Ready for Change

Barbie holds her children

For more than 10 years, Barbie struggled with substance use disorders. After giving birth to her youngest daughter, Rhythim, in 2017, Barbie turned to The Salvation Army’s New Choices program.

“I was ready to make a change,” she says.

Based in Hamilton, Ont., New Choices is a program for pregnant or mothering women who struggle with substance use disorders and are at any stage of recovery. The objective of New Choices is to break down barriers for at-risk women who may face difficulty receiving the support and resources they need to overcome their addiction. New Choices offers programs and services for both mothers and children, with the goal of always meeting the client where they’re at.

“The client identifies their needs and struggles from their perspective, and we advocate for them,” says Kristin Baughan, program manager. “Whether it be Children’s Aid, probation or doctor’s appointments, we’re there for the mom and the child to help advocate for them through these barriers.”

At New Choices, Barbie receives counselling, learns parenting and life skills, and maintains her sobriety. Barbie brings Rhythim to the New Choices day program, participates in activities with her daughter and receives the individual help she needs.

“I’ve gotten to enjoy every piece of Rhythim’s life,” says Barbie. “The women at New Choices help you with everything. If you’re having a housing crisis, if you need a lawyer, there’s nothing those women don’t do. They supply you with grocery cards and diapers. Without being embarrassed, you can go to them. They help you in so many ways, not just recovery.”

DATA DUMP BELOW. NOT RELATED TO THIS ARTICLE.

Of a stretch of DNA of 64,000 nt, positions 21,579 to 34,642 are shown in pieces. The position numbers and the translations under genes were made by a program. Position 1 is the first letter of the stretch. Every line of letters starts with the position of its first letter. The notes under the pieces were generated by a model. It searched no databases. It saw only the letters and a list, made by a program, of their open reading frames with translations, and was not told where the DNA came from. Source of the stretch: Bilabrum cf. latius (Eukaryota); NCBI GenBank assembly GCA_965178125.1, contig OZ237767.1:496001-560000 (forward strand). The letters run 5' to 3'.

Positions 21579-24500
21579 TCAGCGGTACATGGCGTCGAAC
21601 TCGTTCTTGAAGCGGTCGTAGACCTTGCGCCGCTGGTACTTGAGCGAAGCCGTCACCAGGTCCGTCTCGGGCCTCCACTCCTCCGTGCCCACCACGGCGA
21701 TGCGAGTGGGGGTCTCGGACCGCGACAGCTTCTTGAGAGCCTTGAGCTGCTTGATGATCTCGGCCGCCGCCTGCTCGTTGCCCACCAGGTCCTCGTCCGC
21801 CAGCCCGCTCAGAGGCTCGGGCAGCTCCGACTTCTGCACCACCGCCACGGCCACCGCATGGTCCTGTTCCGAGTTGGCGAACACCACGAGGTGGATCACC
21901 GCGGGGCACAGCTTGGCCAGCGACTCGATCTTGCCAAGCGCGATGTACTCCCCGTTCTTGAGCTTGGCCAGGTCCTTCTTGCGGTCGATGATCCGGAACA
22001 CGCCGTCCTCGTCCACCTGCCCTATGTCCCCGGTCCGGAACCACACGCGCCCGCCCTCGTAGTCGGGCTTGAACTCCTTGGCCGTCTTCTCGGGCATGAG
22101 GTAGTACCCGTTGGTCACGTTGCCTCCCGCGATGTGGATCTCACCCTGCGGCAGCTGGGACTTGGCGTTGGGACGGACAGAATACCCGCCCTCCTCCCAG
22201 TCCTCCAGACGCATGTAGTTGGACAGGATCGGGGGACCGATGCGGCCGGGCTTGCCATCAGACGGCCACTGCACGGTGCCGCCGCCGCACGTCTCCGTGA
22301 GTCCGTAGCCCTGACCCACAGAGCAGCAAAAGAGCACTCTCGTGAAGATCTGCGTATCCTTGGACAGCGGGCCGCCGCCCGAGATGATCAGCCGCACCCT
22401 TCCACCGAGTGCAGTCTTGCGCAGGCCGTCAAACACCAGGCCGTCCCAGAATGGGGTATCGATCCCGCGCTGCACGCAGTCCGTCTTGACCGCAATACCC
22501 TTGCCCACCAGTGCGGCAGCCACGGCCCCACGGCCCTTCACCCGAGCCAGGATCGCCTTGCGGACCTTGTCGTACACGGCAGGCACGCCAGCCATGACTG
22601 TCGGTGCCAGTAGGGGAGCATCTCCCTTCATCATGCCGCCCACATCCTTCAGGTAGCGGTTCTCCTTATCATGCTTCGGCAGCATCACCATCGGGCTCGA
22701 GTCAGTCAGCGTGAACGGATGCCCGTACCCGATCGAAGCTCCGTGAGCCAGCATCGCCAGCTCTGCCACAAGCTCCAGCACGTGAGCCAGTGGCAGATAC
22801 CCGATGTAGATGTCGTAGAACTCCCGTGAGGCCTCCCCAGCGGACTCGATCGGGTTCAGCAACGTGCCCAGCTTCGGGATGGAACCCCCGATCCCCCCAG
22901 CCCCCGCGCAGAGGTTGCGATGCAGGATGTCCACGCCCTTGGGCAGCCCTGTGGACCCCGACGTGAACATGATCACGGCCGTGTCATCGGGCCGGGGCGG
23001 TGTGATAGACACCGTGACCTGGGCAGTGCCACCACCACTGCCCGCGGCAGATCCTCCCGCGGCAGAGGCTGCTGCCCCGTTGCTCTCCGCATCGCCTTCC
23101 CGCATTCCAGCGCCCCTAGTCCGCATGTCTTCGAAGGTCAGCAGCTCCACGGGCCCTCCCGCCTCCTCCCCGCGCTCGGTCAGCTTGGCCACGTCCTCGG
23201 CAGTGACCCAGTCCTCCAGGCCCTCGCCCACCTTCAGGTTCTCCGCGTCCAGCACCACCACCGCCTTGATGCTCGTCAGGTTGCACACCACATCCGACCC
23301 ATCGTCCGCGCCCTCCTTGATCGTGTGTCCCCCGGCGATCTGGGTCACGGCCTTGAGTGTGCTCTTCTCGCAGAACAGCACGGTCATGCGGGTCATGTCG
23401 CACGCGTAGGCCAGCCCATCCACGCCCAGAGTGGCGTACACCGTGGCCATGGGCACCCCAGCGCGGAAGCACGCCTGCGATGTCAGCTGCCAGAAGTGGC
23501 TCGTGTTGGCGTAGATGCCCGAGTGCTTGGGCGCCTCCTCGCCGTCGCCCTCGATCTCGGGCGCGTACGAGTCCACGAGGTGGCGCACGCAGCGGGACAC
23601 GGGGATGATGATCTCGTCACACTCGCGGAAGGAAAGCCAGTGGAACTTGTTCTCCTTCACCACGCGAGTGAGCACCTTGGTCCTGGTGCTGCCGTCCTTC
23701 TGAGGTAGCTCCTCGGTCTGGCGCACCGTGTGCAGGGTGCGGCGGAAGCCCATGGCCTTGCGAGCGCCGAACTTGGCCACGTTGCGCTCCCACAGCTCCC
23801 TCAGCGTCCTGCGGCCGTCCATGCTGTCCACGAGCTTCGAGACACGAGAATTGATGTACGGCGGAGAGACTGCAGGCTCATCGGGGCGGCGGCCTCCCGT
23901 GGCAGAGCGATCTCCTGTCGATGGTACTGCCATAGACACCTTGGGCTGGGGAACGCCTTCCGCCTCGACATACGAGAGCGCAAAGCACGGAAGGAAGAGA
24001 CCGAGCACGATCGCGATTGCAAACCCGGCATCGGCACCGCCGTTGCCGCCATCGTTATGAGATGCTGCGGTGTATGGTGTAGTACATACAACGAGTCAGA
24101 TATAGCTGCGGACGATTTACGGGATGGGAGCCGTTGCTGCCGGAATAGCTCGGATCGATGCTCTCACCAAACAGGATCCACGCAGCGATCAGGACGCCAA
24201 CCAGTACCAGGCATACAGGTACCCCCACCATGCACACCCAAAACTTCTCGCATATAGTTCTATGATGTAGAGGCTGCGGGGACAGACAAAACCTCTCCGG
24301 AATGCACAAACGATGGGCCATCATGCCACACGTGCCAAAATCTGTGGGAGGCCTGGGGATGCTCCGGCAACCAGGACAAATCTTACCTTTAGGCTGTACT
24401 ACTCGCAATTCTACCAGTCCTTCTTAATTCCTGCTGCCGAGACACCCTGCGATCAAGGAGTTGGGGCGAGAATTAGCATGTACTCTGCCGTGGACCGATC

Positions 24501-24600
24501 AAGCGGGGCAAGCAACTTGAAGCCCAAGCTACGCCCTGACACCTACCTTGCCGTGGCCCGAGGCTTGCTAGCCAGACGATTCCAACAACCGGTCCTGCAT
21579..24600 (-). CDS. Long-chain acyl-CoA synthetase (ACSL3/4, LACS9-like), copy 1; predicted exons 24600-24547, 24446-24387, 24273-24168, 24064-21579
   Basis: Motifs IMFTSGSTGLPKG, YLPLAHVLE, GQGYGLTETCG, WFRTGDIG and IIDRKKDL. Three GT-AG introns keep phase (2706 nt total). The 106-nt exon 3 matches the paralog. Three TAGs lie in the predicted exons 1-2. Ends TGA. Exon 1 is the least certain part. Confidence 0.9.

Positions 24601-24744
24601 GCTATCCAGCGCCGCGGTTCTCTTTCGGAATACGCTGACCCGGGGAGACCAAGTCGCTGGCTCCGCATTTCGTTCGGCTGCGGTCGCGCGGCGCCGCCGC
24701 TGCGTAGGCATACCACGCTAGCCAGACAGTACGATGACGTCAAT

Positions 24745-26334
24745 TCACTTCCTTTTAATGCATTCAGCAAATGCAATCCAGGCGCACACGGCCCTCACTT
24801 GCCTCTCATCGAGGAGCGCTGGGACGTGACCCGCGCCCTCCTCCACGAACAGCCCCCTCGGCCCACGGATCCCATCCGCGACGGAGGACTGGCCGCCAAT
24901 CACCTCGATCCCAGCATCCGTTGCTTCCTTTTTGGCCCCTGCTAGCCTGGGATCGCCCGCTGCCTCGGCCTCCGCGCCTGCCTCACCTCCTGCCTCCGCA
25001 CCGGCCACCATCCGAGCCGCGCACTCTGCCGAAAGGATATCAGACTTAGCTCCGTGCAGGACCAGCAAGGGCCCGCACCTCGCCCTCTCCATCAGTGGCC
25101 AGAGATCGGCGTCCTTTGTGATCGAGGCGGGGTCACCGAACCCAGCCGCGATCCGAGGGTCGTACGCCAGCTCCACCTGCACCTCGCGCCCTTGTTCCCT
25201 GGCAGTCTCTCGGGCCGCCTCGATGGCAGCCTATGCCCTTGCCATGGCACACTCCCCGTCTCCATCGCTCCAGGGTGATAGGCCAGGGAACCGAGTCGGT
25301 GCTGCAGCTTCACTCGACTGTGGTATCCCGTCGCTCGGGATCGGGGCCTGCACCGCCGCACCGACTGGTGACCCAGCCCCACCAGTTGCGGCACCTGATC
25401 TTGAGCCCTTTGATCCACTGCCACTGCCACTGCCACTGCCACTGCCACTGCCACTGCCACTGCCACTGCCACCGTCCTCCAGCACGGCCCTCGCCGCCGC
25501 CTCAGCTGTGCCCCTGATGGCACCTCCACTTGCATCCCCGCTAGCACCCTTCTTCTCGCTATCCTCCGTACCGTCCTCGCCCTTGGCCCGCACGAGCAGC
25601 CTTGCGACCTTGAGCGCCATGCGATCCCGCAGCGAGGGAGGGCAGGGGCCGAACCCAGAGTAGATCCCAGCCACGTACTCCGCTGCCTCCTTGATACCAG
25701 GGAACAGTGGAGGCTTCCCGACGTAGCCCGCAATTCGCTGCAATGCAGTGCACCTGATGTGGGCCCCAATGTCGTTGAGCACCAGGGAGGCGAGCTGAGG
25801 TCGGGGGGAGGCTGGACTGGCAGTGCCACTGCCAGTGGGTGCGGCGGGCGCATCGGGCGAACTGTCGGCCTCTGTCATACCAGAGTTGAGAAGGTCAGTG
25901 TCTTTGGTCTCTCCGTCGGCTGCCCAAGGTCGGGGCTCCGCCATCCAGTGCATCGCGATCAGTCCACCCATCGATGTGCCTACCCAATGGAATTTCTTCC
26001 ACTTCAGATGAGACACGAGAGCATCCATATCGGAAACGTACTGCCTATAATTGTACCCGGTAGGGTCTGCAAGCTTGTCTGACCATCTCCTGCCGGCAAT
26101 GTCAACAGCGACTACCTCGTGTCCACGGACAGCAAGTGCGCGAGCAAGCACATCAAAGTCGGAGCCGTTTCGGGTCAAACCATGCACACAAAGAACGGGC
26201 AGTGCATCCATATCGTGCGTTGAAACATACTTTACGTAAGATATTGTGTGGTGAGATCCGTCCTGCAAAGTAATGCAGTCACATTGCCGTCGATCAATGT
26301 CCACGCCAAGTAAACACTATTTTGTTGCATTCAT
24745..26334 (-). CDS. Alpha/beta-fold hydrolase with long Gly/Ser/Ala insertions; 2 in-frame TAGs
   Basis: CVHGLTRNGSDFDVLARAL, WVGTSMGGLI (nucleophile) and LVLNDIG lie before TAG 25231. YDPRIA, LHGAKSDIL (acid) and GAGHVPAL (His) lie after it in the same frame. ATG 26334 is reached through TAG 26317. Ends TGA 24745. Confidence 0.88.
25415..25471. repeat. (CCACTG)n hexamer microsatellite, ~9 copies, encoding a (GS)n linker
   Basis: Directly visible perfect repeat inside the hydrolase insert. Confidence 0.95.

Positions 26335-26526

“The staff showed me how to love myself again because I hated the version of who I was before.”

Today, Barbie has been clean for five years, thanks to her own hard work and The Salvation Army’s New Choices program.

She says that New Choices taught her everything: “Compassion, empathy, how to be courageous and how to cope. The staff showed me how to love myself again because I hated the version of who I was before.”

Today, Barbie maintains a good relationship with her adult children, who she previously lost custody of to Children’s Aid when she was in active addiction. In addition to raising her daughter, Rhythim, she recently took kinship of six-month-old Dylan, the child of a family friend who is in active addiction and unable to care for him.

The kinship approval process requires extensive screening by Children’s Aid. After a criminal record check and visits with Dylan to determine Barbie’s fitness, Children’s Aid approved her application.

“My life is full and amazing today.”

“It was an overwhelming feeling of pride, love and accomplishment,” says Barbie. “I’m so happy Dylan is in my life and God gifted him to me.

“New Choices made a huge impact in my life. I took every program offered, not because someone told me to, but because I wanted to,” she continues. “I got rid of people, places and substances, and made so many changes. My life is full and amazing today.”

By Abbigail Oliver